This news written by Nadja Hainke from NTnews, of Australia:
And this one from Scotland in BBC:
A FISHERMAN was pulled to safety after he fell out of his boat - which sped away unmanned for 50km out of Darwin harbour.
The 33-year-old man fell into the water when a "freak wave" hit his 4.5m aluminium Stacer.
The tinny continued driving around the harbour region - reportedly at 30km/h - nearly colliding with other boats.
Now here's a very well written article by Edward M. Gilbreth in charleston.net tells a happy-ending story that carries a very practical lesson. Caution, the following long story may not be G but probably PG-13:
A fire service rescue crew was thrown from its boat after the vessel was hit by a freak wave on the River Clyde.
The incident happened during a training exercise near the Glasgow Science Centre at lunchtime on Wednesday.
As you might notice in the above, I bold faced the part where freaque wave became the culprit that ruined the wonderful fishing trip for the guy. Her's the happy ending:
I didn't know this until fairly recently, but apparently one of the things to be avoided on a deep sea fishing trip is the temptation to void abaft while under way.
Not long ago I was talking to a fellow who had gone out to the Gulf Stream with some other mates for a day of fishing. Everything went smoothly on the way out and the fishing was excellent. It's not inconceivable that beer may have been consumed intermittently throughout the day, which prompted the most natural physiologic responses. But fishermen, by their very nature, and particularly if ladies are not present, tend not to use the small, cubbyhole bathrooms that usually adorn traditional sporting craft, choosing instead the great outdoor panorama.
With that in mind, picture a vessel heading back to port midafternoon at about 30 knots or so. A gentleman quietly repairs aft to take care of a very private matter. There's nothing unusual about it. He has done this on multiple occasions throughout his life as an avid fisherman. A moderate chop adorns the surface of the water, but certainly nothing out of the ordinary, and nothing that would begin to cause significant loss of balance, particularly in a craft so large.
But, amid the serene beauty of an otherwise flawless afternoon, the boat suddenly clashes with an unexpectedly large rogue wave, and the fisherman impossibly finds himself airborne. Not just an inch or two, but several feet, as if catapulted away by trampoline.
Suspended in midair, everything briefly seemed to come to a halt. There was no sound, no movement, no anything except the shocking absence of footing and the unmistakable appearance of water directly below. This couldn't be! He wanted to scream, but nothing seemed to come out, as if he were suspended in outer space instead of the intimate environs above the Atlantic.
But the reverie ended quickly enough with a splash into the briny waters some 20 miles off the coast. A guttural howl of desperation erupted at that point, but it was no use. The boat kept going. The fisherman flailed his arms desperately and then watched as it approached the vanishing point, only to see it disappear in a poof of summer haze.
This is indeed "an amazing story and happy ending" as the author said. I doubt many of us would make the same mistake as the "luckily" fisherman in the story. But it's a lesson to remember nevertheless. And freaque wave is everywhere -- When it is going to happen, it will!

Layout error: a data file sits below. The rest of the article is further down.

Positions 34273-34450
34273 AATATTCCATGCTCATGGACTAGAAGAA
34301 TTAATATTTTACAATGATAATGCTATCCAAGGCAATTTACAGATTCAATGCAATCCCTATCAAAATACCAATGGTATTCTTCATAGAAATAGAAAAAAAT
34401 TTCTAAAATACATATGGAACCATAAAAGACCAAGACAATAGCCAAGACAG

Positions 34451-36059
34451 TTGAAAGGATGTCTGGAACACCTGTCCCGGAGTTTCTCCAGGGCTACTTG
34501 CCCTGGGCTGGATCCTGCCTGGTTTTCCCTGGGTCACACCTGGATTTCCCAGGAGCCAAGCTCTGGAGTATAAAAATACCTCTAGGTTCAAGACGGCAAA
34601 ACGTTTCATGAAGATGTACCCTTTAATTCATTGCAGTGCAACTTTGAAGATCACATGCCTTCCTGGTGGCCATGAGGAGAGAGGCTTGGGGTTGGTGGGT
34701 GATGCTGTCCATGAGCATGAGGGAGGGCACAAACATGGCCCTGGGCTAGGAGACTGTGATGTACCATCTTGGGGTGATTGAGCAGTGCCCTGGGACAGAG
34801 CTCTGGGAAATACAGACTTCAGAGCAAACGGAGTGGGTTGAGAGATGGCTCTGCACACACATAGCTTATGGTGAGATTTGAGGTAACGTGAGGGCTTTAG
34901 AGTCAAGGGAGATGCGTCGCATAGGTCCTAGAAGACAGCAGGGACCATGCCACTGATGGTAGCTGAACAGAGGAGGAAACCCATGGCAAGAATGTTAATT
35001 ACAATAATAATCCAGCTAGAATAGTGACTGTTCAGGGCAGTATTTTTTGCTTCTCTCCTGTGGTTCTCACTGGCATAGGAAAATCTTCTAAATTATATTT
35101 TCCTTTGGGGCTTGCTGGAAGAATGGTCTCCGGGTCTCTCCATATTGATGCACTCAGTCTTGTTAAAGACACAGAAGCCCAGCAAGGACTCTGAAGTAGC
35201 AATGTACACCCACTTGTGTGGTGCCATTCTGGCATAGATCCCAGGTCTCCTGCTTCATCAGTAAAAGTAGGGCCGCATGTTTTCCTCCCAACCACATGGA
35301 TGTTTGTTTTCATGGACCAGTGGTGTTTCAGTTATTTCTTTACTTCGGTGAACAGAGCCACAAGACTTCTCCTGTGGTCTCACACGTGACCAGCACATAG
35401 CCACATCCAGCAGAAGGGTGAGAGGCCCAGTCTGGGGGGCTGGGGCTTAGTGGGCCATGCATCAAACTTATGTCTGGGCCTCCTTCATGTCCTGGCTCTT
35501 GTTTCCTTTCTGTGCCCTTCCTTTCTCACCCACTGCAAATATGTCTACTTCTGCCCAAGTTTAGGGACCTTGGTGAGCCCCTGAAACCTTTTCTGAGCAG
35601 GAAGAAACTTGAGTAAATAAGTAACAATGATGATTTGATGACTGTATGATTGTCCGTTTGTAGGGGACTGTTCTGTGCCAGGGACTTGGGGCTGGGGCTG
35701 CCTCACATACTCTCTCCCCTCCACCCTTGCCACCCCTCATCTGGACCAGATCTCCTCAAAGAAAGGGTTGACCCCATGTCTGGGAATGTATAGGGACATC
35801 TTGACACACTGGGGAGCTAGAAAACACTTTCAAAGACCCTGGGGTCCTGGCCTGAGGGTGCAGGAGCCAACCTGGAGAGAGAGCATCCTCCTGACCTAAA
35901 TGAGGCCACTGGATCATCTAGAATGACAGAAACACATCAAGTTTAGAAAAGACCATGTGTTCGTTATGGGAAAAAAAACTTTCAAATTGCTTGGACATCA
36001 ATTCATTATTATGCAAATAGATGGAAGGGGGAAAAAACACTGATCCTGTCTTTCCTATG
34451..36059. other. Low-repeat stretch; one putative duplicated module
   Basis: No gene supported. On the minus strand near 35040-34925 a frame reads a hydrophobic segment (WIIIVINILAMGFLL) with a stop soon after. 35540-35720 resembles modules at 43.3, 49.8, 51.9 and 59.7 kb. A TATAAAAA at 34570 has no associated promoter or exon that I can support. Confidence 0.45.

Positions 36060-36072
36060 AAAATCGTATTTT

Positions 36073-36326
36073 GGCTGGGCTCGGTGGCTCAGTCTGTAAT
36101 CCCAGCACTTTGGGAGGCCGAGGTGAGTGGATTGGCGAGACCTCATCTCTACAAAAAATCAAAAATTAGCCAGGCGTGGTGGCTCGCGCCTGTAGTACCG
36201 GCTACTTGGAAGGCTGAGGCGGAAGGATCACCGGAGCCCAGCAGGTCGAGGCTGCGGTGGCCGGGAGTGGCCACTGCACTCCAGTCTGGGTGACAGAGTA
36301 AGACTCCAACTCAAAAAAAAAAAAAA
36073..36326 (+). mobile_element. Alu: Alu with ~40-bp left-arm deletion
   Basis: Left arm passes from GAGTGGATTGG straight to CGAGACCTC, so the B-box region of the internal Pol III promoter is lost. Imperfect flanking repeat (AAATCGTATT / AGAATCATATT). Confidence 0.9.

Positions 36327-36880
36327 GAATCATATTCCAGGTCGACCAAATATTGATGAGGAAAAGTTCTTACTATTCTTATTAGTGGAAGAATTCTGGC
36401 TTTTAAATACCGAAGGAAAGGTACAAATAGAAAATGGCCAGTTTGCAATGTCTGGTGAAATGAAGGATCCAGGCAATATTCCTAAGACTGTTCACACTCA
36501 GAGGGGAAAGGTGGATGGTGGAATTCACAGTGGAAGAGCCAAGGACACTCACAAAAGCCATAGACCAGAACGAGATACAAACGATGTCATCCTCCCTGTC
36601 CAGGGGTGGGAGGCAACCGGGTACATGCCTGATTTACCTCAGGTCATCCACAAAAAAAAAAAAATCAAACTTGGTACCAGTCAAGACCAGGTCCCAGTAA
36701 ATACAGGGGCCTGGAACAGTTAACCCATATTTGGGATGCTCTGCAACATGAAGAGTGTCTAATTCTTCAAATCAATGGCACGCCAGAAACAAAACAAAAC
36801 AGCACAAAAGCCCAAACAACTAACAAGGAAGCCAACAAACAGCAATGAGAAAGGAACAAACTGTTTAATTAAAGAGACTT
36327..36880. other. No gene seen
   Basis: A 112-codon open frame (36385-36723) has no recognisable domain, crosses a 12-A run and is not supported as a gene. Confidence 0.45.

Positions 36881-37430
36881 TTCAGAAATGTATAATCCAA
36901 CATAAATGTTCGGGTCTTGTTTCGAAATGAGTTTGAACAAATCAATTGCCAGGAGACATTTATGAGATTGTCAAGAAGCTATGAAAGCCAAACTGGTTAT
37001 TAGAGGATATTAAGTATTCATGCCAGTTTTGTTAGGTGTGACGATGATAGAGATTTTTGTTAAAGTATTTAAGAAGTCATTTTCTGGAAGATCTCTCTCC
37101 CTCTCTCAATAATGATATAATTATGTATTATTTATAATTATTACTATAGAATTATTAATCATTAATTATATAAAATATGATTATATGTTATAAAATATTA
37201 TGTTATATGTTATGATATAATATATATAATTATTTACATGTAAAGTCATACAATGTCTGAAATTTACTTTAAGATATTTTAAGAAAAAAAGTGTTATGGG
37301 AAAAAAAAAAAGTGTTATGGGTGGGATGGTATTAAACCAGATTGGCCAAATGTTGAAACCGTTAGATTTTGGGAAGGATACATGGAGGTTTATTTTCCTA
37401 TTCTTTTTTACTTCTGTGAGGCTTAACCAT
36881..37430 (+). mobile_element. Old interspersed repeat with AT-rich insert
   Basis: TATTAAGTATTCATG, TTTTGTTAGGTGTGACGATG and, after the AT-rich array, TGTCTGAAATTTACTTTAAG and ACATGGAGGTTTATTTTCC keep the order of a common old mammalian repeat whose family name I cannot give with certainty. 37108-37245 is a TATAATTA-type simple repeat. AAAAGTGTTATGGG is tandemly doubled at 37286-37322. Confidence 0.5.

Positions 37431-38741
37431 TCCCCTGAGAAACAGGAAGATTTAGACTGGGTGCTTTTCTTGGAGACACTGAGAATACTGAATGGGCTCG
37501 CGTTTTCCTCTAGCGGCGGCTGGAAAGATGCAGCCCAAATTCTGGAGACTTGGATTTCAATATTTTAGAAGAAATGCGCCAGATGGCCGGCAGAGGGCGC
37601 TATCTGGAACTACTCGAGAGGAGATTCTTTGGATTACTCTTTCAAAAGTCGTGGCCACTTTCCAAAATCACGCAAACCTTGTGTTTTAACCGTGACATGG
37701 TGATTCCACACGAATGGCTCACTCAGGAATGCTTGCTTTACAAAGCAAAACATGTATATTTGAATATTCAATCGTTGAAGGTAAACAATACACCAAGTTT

All was suddenly quiet, and the range of emotions hit him with furious onslaught in what amounted to an accentuated and sped-up version of an acute grief reaction: Denial, anger, bargaining, depression and then acceptance. There were moments of great courage and determination, prayers of rage and hope, tears and then resolution to the fact that he would soon drown at sea.
There was nothing he could do. He was very tired now, having been in the water a long time and knowing he couldn't last much longer. When it all seemed so utterly hopeless, when he started to wonder if he shouldn't just go ahead and dive, inhale the water deeply and try to get it over with, what should appear on the horizon but a craft heading practically straight at him! It was so miraculous he just couldn't believe it. Prayerful that he wasn't hallucinating, he raised his arms with what little strength he had left and was spotted — by the same boat, no less, from which he had fallen. After what must have seemed an eternity, someone aboard had finally noticed that he was missing, and the crew affected a successful rescue before notified authorities could do so themselves.
Here's another rather tragic case happened in Mombasa, Kenya in 2006 as reported in thisislondon.co.uk a couple of days ago:
A MET policewoman was crushed to death after falling from her jet-ski on holiday in Kenya, an inquest heard.
Pc Sally Roberts, 28, a neighbourhood safety officer in Croydon, was riding the jet-ski with boyfriend Andrew Freeman off Mombasa in the hope of seeing dolphins when they were swept off the craft by a freak wave.
According to Mr Freeman:
"We were both in the water, and I was trying to help Sally get on to the other jet-ski [belonging to an instructor]. Then I looked up and saw the jet-ski we had just fallen off being swept towards us."
Well, it just happened that Ms Roberts was hit and suffered chest, neck and head injuries. Three British doctors gave first aid on the beach after the accident in September 2006 but she could not be resuscitated. The coroner recorded a verdict of accidental death. It all because of meeting a freaque wave while watching dolphins on a jet-ski. A little absurd, but that's what happened!